By Sasha - 10 Aug 2012

“Surly” Amy Davis Roth does more than her share.

Image copyright Amy Davis Roth.

As if creating the beloved and beautiful Surly-Ramics jewelry that has become one of the main social signifiers of the skeptic, atheist, nerd, and smartypants sets weren’t enough, Amy Davis Roth keeps bringing the awesome with her writing on Skepchick and at Mad Art Lab, plus her frequent appearances as a speaker and panelist. Then she goes and raises money to send women to the largest skeptic event on the planet as well as helping cure cancer. You’d think that would be enough to be fully qualified as a badass, but then she goes and does even more.

As I wrote about before Amy’s gone and contacted male leaders within the skeptic and atheist communities to ask if they would like to speak out against the hate being directed at women by the cadre of angry, bitter sexists within our communities. The response she’s gotten has been overwhelming, and I wanted to collect links to all of the statements she has so far to make sure people can see them.

And if that’s not enough, did you know that while bibles have been rumored to do so, her jewelry actually survives house fires.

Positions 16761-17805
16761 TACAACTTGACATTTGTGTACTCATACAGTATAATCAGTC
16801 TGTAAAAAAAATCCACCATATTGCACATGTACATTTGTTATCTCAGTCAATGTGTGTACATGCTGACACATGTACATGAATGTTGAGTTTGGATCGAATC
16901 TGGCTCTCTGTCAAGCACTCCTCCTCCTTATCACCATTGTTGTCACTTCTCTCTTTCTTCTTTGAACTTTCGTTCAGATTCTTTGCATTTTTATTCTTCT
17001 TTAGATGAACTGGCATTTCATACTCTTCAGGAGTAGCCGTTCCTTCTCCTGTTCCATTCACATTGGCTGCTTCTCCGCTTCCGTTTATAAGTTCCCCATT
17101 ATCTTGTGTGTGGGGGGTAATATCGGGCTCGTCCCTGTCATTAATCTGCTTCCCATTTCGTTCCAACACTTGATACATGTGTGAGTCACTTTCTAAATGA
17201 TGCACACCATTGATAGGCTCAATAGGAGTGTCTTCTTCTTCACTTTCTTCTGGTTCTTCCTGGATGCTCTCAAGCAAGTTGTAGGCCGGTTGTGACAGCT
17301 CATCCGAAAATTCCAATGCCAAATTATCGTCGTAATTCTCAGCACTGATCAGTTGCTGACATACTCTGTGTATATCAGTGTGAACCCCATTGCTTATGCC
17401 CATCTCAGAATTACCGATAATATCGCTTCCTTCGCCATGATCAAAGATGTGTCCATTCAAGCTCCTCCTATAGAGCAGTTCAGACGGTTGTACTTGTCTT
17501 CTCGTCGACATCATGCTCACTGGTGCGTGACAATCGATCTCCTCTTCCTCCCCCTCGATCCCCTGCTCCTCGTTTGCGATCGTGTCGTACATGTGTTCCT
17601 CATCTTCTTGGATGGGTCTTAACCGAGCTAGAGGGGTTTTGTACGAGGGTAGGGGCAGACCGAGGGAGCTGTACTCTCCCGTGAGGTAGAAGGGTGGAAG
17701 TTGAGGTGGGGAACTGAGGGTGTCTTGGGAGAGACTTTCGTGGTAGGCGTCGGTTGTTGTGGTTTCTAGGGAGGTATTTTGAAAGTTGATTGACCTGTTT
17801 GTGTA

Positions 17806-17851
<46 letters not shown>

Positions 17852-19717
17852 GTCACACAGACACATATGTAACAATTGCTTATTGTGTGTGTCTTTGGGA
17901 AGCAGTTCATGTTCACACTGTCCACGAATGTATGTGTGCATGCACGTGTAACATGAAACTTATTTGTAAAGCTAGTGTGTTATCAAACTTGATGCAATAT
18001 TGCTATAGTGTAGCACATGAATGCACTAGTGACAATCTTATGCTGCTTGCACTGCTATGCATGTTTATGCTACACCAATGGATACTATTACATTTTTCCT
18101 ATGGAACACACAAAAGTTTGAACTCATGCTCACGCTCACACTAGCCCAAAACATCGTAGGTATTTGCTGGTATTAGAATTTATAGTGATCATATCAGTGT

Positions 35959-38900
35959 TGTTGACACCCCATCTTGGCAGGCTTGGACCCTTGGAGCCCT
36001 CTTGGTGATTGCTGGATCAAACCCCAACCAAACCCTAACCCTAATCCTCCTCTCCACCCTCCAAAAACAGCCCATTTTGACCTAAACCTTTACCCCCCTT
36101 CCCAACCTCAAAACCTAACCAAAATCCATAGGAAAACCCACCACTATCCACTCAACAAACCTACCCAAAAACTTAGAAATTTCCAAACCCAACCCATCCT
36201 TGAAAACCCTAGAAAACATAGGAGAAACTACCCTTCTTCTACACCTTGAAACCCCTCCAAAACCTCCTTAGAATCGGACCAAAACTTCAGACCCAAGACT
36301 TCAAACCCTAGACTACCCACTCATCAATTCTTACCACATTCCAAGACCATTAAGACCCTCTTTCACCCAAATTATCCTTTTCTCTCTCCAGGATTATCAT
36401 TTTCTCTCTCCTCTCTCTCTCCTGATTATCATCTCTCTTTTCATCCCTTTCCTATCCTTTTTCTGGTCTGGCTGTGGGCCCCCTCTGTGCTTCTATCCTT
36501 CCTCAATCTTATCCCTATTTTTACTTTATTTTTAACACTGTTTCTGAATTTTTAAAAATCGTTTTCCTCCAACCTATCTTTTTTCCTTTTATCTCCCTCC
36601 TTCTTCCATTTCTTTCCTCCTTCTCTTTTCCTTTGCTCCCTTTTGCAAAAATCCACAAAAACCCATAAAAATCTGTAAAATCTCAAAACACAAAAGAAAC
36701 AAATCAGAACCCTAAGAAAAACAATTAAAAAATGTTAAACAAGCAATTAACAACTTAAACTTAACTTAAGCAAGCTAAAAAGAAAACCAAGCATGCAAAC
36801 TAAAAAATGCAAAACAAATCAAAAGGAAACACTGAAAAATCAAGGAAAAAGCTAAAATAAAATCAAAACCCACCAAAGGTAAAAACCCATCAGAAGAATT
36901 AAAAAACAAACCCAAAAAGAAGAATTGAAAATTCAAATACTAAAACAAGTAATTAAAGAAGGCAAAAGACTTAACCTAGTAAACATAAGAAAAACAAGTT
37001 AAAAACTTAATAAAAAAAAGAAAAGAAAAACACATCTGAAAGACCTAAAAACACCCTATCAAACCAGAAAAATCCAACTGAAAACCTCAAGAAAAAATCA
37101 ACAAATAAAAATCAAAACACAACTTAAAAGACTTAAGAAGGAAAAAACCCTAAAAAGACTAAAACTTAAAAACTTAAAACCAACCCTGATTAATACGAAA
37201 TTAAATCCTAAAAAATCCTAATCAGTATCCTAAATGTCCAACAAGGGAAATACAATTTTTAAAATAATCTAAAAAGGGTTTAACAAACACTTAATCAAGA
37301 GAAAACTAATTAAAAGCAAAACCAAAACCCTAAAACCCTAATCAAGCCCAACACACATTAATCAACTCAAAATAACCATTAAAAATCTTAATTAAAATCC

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By Sasha - 06 Aug 2012

A lesson on shitlords from my local news.

Here in San Francisco domestic violence has been in the news for all of 2012. The abuser just happens to be our sheriff. I’m bringing it up because it’s a public case that documents many of the strategies employed by misogynist shitlords when they’re confronted by distaste from decent people.

Ross Mirkarimi was elected sheriff of the city and county of San Francisco in November of 2011. Over New Year’s Mirkarimi and his wife Eliana Lopez got into an argument that became physical. Lopez went to a neighbor who was a fundraiser for Mirkarimi’s election campaign. Lopez showed the neighbor bruises and made a video to document the abuse. Lopez told the neighbor that she wanted to document the abuse because of fears that Mirkarimi would take their children away from her. Lopez indicated that she had been telling Mirkarimi that they “need help.” The next day Lopez contacted the neighbor and implored her not to contact the police about the abuse. Two days after that, on January 4th the neighbor did call the police. The investigation became public on Friday the 6th — two days before Mirkarimi was due to assume his duties as sheriff. Under a cloud of controversy – but with no charges formally pressed — Mirkarimi was sworn in as sheriff on January 8th.